ACOG and SMFM endorse Chromosomal Microarray Analysis

The American College of Obstetricians and Gynecologists (The College) and the Society for Maternal-Fetal Medicine (SMFM) have recommended Chromosomal Microarray Analysis (CMA) as the first-line genetic test in pregnancies showing fetal abnormalities in an ultrasound scan.

CMA is capable of detecting smaller genetic anomalies which are not detected by standard Karyotyping analysis. Moreover, CMA is a computerized test and hence more reliable as compared to Karyotyping which is dependent on manual process and skills.


The College and the Society for Maternal-Fetal Medicine offer the following recommendations for the use of chromosomal microarray analysis in prenatal diagnosis.

  • In patients with a fetus with one or more major structural abnormalities identified on ultrasonographic examination and who are undergoing invasive prenatal diagnosis, chromosomal microarray analysis is recommended. This test replaces the need for fetal karyotype.
  • In patients with a structurally normal fetus undergoing invasive prenatal diagnostic testing, either fetal karyotyping or a chromosomal microarray analysis can be performed.
  • Most genetic mutations identified by chromosomal microarray analysis are not associated with increasing maternal age; therefore, the use of this test for prenatal diagnosis should not be restricted to women aged 35 years and older.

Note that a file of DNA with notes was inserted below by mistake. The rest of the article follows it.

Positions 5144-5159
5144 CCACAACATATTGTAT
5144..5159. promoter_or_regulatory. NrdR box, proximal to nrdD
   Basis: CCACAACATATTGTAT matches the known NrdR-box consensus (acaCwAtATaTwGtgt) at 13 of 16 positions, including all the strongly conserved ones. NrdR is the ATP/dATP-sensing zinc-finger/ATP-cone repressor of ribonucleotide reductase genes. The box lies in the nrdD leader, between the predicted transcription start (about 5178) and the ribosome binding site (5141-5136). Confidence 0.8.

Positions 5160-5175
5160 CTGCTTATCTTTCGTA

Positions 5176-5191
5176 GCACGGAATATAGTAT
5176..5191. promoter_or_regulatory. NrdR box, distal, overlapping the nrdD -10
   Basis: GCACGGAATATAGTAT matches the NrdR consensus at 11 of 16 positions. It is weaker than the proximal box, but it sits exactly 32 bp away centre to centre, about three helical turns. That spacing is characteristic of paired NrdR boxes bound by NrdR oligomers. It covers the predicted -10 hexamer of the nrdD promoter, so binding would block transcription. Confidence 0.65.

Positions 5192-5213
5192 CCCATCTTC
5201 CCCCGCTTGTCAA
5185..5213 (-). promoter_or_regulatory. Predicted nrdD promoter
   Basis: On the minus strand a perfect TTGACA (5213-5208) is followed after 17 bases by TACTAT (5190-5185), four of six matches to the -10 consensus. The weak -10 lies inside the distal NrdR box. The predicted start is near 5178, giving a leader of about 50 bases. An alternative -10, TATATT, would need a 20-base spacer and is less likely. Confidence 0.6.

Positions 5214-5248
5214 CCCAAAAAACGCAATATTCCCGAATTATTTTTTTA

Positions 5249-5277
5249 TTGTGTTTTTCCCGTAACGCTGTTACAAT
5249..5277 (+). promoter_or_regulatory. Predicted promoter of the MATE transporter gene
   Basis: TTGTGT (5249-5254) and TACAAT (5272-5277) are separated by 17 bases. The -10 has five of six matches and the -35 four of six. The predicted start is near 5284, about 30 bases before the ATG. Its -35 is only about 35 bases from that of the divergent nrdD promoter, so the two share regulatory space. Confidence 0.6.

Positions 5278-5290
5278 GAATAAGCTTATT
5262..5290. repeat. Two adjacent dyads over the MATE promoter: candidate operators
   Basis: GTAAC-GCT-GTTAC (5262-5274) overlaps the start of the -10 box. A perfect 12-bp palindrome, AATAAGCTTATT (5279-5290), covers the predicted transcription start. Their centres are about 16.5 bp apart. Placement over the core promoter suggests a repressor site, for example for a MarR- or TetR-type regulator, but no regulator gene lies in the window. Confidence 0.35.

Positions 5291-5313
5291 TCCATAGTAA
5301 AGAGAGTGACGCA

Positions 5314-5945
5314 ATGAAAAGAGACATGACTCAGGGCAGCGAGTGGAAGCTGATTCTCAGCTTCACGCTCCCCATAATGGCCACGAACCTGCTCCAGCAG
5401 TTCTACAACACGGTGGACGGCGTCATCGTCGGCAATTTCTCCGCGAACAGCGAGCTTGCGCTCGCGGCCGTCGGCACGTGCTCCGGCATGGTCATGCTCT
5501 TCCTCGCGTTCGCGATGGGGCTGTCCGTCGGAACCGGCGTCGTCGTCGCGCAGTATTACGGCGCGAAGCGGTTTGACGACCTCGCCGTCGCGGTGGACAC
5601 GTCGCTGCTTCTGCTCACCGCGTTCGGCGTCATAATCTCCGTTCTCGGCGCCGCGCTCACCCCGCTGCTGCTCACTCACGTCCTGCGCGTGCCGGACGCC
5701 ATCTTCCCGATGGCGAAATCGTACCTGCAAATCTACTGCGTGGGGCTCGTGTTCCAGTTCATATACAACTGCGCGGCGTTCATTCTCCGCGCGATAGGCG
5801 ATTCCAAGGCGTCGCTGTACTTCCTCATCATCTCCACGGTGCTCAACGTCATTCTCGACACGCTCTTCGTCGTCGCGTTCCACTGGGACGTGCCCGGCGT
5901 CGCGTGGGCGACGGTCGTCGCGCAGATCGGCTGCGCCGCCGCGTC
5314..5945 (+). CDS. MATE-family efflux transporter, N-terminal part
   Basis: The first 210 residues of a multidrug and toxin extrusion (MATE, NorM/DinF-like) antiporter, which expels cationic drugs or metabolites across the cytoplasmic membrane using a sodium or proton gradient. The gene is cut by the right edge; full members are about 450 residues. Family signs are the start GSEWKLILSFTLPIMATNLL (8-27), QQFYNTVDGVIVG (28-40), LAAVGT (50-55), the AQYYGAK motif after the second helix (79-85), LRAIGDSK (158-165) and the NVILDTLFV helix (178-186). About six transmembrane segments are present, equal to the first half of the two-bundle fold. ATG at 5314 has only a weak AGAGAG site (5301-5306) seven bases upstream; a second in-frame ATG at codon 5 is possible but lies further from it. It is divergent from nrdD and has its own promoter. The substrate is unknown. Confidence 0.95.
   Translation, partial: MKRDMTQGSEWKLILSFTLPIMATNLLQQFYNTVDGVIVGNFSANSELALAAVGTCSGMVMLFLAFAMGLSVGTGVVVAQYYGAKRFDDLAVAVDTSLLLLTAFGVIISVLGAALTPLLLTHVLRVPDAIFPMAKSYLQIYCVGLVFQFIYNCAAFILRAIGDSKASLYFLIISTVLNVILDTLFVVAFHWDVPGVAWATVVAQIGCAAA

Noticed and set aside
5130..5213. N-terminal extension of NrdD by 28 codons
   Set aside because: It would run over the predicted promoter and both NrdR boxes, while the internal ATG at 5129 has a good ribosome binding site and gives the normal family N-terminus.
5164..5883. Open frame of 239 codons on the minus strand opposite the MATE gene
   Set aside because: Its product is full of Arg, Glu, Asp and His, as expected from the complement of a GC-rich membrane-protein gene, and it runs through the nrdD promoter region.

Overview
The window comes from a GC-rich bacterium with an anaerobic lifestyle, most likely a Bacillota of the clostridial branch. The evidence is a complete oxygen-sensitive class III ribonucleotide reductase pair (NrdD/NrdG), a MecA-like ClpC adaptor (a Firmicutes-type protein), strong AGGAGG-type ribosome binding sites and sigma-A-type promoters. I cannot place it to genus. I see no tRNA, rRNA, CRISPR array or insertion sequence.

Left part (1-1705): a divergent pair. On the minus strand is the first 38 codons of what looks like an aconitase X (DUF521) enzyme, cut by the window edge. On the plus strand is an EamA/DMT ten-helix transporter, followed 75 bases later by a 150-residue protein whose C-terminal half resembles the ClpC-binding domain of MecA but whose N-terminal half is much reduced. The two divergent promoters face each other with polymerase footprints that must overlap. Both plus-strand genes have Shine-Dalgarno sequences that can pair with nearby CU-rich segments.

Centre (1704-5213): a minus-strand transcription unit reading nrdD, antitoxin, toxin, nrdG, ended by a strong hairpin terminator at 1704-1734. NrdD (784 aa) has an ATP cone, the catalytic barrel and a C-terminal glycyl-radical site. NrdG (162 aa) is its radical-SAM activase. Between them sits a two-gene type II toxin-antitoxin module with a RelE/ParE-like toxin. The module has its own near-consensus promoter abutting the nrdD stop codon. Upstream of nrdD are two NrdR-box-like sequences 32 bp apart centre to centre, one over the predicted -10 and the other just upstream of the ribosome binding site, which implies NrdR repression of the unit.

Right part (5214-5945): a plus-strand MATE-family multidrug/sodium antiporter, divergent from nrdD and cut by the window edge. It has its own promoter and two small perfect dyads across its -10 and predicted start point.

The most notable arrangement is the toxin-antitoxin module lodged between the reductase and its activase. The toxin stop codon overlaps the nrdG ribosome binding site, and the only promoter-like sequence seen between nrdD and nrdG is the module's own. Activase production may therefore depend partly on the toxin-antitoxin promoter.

• In cases of intrauterine fetal demise or stillbirth when further cytogenetic analysis is desired, chromosomal microarray analysis on fetal tissue (ie, amniotic fluid, placenta, or products of conception) is recommended because of its increased likelihood of obtaining results and improved detection of causative abnormalities.
  • Limited data are available on the clinical utility of chromosomal microarray analysis to evaluate first-trimester and second-trimester pregnancy losses; therefore, this is not recommended at this time.
  • Comprehensive patient pretest and posttest genetic counseling from qualified personnel such as a genetic counselor or geneticist regarding the benefits, limitations, and results of chromosomal microarray analysis is essential. Chromosomal microarray analysis should not be ordered without informed consent, which should be documented in the medical record and include discussion of the potential to identify findings of uncertain significance, nonpaternity, consanguinity, and adult-onset disease.

Committee Opinion #581 “The Use of Chromosomal Microarray Analysis in Prenatal Diagnosis” is published in the December issue of Obstetrics & Gynecology.